Insider's Guide to Grand Teton National Park
The towering Tetons have always pulled people to the west: indigenous tribes, fur trapping explorers, homesteaders, and conservationists, but it wasn’t until 1929 that the original Grand Teton National Park was created to protect the Teton Range and the lakes at the foot of the mountains. In 1950 the original park was combined with the land known as Jackson Hole National Monument to create the present-day park.
Grand Teton National Park is 310,000 acres and includes the heart of the mountains within the 40-mile long Teton Range. The centerpiece of the park is Grand Teton, the tallest peak in the range, that stands at 13,775 feet. This impressive mountain rises abruptly from the neighboring town of Jackson Hole by 7,000 feet. The area as a whole hosts adventures that include mountaineering, hiking, fishing, horseback riding, wildlife watching, boating, biking, and winter snow activities.
Mountaineers flock to the Tetons. Commercial climbing guides like Exum Mountain Guides and Jackson Hole Mountain Guides are great resources for providing information and leading expeditions. But you don’t have to climb a peak to take in all the mountain splendor. Hikes like Lake Solitude provide top-notch scenery and solitude; it features the largest waterfall in the park. Start at the Jenny Lake trailhead for a roundtrip journey that’s just over 15 miles.
Cascade Canyon is one of the most popular hikes in the Tetons. It’s 10 miles round trip and explores a canyon that was formed by glaciers about 15,000 years ago. For a quick hit, great views of Grand Teton can be seen from the short 3.3 miles round-trip hike to Taggert Lake.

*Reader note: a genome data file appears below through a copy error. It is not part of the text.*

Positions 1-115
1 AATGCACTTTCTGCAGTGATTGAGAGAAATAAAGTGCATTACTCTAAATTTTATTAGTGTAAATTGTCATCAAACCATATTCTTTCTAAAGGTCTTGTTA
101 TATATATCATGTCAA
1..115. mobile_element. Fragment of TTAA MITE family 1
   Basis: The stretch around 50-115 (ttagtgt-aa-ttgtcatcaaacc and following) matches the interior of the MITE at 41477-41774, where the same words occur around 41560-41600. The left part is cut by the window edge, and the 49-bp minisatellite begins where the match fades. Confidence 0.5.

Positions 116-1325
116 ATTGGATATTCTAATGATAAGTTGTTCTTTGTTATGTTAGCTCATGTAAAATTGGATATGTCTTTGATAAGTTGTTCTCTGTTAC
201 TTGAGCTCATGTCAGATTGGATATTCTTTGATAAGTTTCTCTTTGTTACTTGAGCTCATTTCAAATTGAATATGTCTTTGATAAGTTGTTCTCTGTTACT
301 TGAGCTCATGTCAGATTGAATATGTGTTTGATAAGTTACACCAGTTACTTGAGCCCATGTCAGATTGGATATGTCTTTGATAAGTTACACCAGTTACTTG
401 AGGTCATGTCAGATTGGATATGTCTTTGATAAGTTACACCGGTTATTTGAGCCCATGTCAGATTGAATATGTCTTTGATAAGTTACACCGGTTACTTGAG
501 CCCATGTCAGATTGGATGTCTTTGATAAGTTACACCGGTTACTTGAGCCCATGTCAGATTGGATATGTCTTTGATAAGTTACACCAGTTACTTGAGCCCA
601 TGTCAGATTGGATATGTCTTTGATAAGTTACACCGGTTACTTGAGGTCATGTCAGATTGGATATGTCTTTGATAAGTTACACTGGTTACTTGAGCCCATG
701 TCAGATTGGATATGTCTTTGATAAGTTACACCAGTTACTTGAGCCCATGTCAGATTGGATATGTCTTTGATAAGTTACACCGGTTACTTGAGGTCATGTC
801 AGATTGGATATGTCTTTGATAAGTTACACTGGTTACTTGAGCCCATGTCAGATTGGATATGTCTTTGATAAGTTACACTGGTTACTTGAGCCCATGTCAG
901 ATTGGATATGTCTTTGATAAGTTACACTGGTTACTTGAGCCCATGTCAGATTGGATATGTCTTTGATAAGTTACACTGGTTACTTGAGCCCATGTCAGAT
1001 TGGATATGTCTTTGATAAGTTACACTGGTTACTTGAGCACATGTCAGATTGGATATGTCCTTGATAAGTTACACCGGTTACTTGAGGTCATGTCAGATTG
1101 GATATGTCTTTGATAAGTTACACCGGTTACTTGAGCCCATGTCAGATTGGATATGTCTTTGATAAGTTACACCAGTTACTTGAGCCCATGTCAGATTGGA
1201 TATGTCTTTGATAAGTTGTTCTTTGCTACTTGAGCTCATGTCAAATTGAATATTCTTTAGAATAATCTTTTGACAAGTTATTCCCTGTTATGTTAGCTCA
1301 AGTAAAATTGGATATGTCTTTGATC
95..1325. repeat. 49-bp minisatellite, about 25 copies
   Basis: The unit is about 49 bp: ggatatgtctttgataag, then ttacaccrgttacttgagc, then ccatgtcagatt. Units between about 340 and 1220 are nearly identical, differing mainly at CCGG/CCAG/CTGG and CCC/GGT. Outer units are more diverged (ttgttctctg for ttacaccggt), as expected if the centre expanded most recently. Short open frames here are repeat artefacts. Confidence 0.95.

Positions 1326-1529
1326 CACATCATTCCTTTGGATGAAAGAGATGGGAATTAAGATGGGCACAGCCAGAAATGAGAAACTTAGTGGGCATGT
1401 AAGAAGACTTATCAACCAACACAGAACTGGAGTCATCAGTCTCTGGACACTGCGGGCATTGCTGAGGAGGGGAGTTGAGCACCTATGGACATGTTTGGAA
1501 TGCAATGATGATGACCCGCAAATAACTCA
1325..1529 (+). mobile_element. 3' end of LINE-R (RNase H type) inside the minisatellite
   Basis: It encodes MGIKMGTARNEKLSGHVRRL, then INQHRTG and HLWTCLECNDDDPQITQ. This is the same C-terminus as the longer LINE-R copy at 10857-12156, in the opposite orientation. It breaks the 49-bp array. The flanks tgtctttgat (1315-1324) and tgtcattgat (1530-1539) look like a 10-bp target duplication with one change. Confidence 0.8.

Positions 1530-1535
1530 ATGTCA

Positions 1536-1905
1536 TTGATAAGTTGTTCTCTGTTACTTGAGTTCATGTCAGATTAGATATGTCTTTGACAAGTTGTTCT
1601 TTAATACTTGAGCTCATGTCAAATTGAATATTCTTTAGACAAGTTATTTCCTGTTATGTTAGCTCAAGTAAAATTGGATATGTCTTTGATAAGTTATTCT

There’s plenty of land to explore in Grand Teton National Park but don’t leave out the water. Guided raft trips down the Snake River provide views of peaks and close encounters with wildlife like bison, moose, elk, beaver, osprey, and eagles.
Speaking of water, there’s plenty of it for fishing in the park. A license is required to fish and there are many businesses licensed by the National Park Service that guide fishing trips. The park has a fishing brochure to help anglers understand license information, creel and size limits, legal tackle, season dates, and zones.
Secrets of the Park
The park is known to have a rich geological heritage with some rocks in the park older than any other U.S. National Park — dating 2.7 billion years old— as well as a pristine ecosystem with more than 1,000 species of plants, many species of mammals, birds, and fish. The area is especially known for trout fishing as it’s one of the few places to catch Snake River fine-spotted cutthroat trout.
Daytime raft trips are fun, but there’s a special allure to evening dinner trips. Float the Snake River with Grand Teton Lodge Company for about 4 hours beginning at 4 pm. The boat will stop along the way at a private meal site for a western cookout. Or head out for a lake cruise to Elk Island for a meal — breakfast or dinner. The boat leaves from Colter Bay Village and heads across Jackson Lake.
Horseback riding is a big part of the area’s western heritage. Stock use is permitted in some areas of the park, and there are a number of park-authorized businesses like Lost Creek Ranch and Headwaters Lodge at Flagg Ranch that provide the full ranch experience to guests.